Why Nigeria Never Launched To Stardom

Rocket launchers Nigeria never launched to stardom

CP-Katsina showing displays parts of the rocket
CP-Katsina showing displays parts of the rocket

Gideon Emenike and Chibuisi Nwafor were aged between 16 and 17 years by 2013, when they launched a rocket manufactured by them into space, which took thirty minutes and over five kilometres later, to crash into the plot of Augustine Eke, a retiree.

CP-Katsina showing displays parts of the rocket
CP-Katsina showing displays parts of the rocket

Their intention was not for damage, the two audacious young boys, motivated by fanaticism to outclass. One of them said he was confronted to construct the rocket and launch it, due to other countries were launching satellites into space and, not his country.

The clatter of the crashed rocket was deafening. Their feat flustered their rural community of Umuchima Ubaha, Okigwe LGA, Imo State and by extension, the country. Then state Police Commissioner, Mohammed Katsina scuttled to the community, thinking that some terrorists had invaded the area. Residents thought it was a bomb.

How it started
When CP Katsina got to the distressed site and found out that the heavy sound was not from what he had thought – terrorists – he portrayed the children’s exploit as “markedly wild.” However, he reiterated, “It was an exercise into the world of science and technology by some adventurous, skillful, and intelligent young boys with incredible creativity.”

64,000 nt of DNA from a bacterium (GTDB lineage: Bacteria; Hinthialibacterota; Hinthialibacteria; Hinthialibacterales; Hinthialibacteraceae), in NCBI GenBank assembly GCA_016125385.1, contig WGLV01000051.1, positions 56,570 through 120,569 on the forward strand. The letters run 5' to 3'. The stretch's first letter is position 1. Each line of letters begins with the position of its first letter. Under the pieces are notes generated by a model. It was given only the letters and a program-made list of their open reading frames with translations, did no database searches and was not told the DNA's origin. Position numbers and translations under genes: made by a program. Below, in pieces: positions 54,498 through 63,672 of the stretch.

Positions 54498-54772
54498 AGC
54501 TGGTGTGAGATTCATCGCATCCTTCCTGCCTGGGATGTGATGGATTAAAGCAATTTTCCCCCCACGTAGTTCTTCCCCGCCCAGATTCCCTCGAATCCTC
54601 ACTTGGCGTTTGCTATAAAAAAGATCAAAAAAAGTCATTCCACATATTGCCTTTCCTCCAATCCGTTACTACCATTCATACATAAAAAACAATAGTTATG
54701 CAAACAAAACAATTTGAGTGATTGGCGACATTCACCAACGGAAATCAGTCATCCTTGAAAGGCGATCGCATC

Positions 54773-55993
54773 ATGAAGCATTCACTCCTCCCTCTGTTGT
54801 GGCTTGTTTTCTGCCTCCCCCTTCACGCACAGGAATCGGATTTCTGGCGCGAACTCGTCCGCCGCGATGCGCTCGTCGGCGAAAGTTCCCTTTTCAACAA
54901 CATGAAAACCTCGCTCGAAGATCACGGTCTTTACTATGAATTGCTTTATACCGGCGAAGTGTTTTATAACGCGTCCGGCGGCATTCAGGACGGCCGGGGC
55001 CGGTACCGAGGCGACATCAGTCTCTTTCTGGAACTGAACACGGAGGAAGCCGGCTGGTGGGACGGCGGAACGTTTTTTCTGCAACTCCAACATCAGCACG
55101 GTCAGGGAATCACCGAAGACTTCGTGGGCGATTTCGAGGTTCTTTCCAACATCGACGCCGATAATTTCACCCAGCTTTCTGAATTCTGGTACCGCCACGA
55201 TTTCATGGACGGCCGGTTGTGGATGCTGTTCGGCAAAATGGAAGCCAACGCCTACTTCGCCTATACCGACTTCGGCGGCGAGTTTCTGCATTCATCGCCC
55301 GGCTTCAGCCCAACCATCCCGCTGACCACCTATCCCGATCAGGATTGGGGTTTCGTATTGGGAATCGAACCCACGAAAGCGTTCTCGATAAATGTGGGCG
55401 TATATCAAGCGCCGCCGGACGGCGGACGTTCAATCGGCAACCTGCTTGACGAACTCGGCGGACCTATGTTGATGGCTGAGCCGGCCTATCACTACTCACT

CP Katsina was right! Leaving secondary school in 2012, Gideon had built a helicopter when he was in SS1, at Federal Government College, Okigwe, Imo State, during his school’s project. While neglected due to he was not a son of a bourgeoisie, he did not wane. He went to a national competition in Uyo, Akwa Ibom State, when he was in SS2, with a rocket he built and was, declared the second in the competition. The Society for Science and Technology also adjudicated him second in a competition.

He was told that he would be representing Nigeria at a competition in Brazil, after he won the second position at an Olympiad competition. But due to he was neither a son of a senator nor a son of a governor, it was a botched recommendation. Gideon who later met with Chibuisi Nwafor with whom the rocket was launched, was confused of what could have led to the school’s principal cancelling the trip to Brazil.

He said, “I still don’t know why the principal cancelled the trip. This frustrated me somehow, but later, I picked up from where I dropped, and started again. That was how we planned to build a rocket and a satellite, and send it into space. It was an amateur satellite.”

Wasting talents